In our discussion, Mr. Issa made it clear that the Revolution was a turning point for Lebanon. October 17th was a revelation of the utmost importance: it showed us that not only is change possible but a visible cultural change was already happening. The confessional system, which has been in place since the independence in 1943, was starting to come down because of an anthropological change. There is a rupture in how we used to identify before and after October 17th. There is a citizen identification that seems to be forming among the Lebanese surpassing the confessional differences. It is time to couple this cultural change with a political one: it is time to express ourselves, our ideas. We need to organize the political succession to the confessional parties at the start of their downfall. We need to be conscious that it is thanks to us that this system is coming to an end. Our identitarian awakening establishes the foundations of a modern state that will permit us to build the state we all dream of, 100 years after the founding of the State of Greater Lebanon.
“October 17th created momentum. It is now or never to grab the opportunity that we were offered and topple this system. If we let this moment pass by, we might stay stuck in the confessional parties’ trap for decades.” -Amine Issa.
There is one thing to keep in mind though: Rome wasn’t built in a day, and Lebanon won’t be either. We may feel like it is taking too long to take over, but now more than ever, we need to be patient and wait. Change will reveal itself in the long term.
So what to do in the meantime?
“It is time to present an alternative, and to present a credible alternative, a political party and political action within an organized party remains the most secure way to do so.” -Amine Issa
After the civil war, when militias became political parties and traded their weapons for positions of power, the people started associating the concept of a political party with their endeavours. They associated political parties with confessionalism, clientelism, corruption, terror and division. However, this does not define the original purpose of political parties.
“As defined by the Greeks, politics is about managing the city’s affairs: managing the supplies of electricity, water, social justice, the hospitals, public schools and universities. The politics of foreign affairs is one of the subjects, maybe the least important one, in politics. But what does politics summarize as in Lebanon? For the politicians today, it is either about the conflict concerning external options of influence (West vs East) or a power battle to share between themselves the state’s revenue. If the young generation associates politics with these politicians’ practices, we understand them. There is enough to be disgusted by politics and not want to get involved in politics. But their practice is not politics. Taking part in politics is a noble activity if the rules do its practice if it answers to the objectives it set.” –Amine Issa.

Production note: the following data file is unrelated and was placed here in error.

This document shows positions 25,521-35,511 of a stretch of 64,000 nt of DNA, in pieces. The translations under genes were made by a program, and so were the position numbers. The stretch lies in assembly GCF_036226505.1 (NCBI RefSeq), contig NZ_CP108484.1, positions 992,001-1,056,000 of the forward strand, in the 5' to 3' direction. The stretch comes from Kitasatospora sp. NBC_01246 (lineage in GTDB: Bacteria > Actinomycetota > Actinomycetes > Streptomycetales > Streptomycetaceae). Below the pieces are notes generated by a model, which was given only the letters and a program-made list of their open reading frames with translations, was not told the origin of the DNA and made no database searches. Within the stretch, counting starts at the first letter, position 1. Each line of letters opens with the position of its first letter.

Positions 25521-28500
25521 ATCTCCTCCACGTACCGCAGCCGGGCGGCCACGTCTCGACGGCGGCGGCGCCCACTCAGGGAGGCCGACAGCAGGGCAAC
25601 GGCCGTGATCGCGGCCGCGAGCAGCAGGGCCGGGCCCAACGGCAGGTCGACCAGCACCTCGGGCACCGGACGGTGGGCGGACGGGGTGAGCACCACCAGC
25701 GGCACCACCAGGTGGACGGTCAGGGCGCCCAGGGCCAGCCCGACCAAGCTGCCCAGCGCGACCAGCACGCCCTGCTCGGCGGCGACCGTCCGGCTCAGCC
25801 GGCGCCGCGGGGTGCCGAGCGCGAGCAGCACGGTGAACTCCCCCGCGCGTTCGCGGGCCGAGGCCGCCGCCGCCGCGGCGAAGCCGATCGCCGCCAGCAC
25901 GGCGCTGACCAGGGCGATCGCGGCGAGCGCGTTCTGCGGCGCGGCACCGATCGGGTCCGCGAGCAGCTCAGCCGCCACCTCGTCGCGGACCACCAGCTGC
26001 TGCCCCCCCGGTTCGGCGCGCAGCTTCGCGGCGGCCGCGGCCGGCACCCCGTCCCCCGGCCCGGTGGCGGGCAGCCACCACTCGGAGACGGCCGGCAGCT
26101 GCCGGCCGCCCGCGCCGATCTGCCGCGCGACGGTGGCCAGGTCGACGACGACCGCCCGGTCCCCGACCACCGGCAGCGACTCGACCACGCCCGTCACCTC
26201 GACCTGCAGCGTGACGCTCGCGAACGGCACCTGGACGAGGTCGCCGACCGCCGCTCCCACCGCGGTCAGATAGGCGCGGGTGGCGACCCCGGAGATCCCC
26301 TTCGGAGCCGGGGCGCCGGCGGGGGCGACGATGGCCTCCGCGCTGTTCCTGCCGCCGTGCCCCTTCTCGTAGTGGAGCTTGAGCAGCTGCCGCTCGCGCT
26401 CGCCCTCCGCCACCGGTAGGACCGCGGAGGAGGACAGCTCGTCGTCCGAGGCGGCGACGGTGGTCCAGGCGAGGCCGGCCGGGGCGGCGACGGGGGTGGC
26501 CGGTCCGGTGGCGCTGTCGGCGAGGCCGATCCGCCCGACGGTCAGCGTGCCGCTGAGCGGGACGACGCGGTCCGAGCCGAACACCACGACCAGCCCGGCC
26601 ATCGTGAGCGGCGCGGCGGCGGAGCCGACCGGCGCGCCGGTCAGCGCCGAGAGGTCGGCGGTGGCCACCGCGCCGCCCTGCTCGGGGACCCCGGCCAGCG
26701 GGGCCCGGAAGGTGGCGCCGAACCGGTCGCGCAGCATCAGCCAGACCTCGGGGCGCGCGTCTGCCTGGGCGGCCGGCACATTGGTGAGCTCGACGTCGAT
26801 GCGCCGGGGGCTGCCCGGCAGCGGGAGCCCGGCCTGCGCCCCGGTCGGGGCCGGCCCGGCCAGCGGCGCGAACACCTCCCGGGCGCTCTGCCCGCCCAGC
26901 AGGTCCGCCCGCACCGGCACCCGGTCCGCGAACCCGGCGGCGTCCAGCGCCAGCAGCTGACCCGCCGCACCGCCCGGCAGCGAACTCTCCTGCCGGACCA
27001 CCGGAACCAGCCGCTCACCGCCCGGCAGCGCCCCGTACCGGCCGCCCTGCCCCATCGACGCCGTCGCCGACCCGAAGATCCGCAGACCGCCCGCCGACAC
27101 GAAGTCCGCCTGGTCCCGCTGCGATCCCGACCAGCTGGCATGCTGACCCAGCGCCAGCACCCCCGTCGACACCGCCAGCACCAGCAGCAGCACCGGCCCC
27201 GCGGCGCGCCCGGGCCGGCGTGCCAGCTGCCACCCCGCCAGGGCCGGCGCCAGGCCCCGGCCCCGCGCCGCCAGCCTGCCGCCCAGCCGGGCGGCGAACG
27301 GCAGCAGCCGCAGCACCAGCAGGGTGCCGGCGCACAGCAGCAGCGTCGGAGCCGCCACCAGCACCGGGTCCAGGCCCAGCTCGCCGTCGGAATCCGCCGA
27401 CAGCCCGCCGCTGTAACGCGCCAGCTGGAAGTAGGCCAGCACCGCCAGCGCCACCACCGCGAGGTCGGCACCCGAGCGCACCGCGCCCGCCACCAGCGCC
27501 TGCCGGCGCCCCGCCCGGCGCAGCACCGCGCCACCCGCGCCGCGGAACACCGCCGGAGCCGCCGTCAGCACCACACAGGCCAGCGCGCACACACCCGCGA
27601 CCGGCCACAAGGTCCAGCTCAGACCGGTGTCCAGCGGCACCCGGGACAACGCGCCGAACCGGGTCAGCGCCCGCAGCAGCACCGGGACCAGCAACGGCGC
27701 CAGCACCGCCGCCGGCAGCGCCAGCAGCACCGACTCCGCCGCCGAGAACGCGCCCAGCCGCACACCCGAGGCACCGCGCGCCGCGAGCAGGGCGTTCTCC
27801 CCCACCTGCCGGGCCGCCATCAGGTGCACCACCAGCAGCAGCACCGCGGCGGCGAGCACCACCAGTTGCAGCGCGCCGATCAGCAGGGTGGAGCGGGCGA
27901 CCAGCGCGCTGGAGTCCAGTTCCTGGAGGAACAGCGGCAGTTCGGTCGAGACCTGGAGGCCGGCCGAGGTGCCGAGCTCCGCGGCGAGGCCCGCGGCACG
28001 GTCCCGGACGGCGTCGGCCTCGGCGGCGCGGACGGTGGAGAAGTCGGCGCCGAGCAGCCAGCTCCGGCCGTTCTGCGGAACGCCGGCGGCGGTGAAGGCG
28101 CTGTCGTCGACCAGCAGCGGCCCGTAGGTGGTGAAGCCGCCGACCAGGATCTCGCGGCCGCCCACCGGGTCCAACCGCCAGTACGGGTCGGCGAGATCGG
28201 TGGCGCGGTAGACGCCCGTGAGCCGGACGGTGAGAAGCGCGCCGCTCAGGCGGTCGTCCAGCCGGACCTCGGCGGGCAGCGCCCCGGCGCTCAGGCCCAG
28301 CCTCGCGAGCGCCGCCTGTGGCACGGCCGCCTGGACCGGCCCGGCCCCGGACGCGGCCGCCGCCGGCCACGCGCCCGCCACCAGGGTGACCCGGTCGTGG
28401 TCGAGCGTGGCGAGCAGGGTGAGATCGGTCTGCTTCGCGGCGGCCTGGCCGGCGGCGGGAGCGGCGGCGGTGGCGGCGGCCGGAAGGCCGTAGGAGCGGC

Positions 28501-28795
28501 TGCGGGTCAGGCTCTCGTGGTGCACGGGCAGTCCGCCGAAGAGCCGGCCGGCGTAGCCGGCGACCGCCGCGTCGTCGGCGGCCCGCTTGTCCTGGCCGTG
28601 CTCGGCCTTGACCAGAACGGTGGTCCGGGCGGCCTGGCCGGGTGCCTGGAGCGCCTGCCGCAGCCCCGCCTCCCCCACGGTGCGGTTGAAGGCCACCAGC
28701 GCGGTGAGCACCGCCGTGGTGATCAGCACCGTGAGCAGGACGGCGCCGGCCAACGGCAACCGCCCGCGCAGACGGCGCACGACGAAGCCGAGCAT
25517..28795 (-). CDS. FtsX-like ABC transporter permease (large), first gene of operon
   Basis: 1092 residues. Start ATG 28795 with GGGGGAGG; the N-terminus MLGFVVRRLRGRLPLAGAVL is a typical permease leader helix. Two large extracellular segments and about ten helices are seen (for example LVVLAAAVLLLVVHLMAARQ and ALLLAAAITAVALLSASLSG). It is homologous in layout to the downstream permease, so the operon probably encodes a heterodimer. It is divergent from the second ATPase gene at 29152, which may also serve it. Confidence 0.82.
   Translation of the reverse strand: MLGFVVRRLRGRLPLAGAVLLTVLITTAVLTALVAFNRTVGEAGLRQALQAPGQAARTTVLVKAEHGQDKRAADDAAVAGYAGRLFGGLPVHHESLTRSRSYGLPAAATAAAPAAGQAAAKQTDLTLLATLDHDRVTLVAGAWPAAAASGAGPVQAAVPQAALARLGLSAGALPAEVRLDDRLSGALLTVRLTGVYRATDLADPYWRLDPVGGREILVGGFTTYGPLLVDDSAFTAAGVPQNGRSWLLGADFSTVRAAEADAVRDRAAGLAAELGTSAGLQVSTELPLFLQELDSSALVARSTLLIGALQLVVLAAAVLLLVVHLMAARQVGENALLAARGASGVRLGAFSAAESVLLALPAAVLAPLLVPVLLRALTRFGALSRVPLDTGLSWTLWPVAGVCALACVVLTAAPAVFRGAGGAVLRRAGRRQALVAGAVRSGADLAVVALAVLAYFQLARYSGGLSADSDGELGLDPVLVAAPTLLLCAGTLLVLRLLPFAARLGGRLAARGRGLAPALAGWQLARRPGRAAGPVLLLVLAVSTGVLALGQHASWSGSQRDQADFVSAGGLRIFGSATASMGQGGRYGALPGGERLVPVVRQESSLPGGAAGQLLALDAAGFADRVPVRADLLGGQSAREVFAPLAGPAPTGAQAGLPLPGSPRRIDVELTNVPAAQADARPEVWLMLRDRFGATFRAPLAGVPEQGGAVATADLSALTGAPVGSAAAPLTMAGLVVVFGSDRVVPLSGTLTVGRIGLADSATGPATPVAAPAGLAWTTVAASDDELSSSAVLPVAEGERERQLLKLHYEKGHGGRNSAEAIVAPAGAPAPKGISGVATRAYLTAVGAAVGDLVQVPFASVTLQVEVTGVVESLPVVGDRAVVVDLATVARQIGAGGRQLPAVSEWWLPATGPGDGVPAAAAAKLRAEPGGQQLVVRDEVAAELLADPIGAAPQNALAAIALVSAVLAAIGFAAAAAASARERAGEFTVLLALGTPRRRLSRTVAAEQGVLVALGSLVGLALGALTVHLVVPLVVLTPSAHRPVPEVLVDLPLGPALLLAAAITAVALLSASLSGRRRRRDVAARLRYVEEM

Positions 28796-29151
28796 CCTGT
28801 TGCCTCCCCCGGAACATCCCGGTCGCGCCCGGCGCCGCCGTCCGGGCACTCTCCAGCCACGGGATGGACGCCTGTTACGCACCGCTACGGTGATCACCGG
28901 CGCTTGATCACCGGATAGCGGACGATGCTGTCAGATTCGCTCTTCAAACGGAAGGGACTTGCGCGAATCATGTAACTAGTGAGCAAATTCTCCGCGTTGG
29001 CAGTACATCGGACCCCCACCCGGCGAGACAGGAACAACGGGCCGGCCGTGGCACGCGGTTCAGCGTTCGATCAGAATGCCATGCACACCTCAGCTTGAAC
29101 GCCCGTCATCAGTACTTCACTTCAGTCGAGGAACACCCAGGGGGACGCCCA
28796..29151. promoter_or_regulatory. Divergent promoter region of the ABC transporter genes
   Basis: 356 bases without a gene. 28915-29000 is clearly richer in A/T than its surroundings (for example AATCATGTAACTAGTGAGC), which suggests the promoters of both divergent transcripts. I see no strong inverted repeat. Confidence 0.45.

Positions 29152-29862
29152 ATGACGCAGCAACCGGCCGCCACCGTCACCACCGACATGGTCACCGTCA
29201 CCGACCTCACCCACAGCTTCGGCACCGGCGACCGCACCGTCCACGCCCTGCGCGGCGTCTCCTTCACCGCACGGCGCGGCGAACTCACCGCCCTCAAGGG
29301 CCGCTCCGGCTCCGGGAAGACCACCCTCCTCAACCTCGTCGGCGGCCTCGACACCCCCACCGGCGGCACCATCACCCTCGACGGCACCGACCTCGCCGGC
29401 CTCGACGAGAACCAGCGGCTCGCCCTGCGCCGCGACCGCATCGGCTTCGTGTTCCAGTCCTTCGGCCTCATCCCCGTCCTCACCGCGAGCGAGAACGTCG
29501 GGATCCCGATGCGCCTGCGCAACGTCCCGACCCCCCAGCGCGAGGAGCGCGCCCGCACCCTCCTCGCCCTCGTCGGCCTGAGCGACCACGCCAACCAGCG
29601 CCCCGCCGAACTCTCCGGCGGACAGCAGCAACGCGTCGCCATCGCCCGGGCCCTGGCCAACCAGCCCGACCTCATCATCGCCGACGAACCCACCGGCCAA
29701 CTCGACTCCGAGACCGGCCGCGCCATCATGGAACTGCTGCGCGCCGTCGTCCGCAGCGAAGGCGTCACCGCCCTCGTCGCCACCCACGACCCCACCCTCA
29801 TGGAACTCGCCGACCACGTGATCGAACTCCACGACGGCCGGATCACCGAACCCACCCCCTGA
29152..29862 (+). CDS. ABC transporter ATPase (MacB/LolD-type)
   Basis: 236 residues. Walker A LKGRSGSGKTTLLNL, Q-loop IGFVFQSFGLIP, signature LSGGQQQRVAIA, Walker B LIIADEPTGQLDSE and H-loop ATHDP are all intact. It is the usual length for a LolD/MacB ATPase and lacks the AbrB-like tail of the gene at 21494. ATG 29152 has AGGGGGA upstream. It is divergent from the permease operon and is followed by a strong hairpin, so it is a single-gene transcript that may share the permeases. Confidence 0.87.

Being indifferent to politics is not the answer. Being afraid of getting involved is not the answer either. It is time to go out there and get informed: so many political parties are active and trying to establish themselves in the coming post-confessionalism era: National Bloc, Minteshreen, Beirut Madinati, Li Haqqi… among others. Read their programs, evaluate their principles with your values, study their statements concerning the current issues such as the lifting of subsidies or the management of the COVID-19 pandemic. Stay up to date with independent news channels such as Megaphone News and Sarde after Diner. Lift the veil of ignorance and privilege and become an actor of change. This way, one day, we will all be able to live the life we all dreamt of in our country. A life in economic prosperity, in security and living up to the idea of social justice. Doesn’t it make you dream?
Then take action.
20 years old student in the field of Politics, Law and Economics at IE University in Madrid.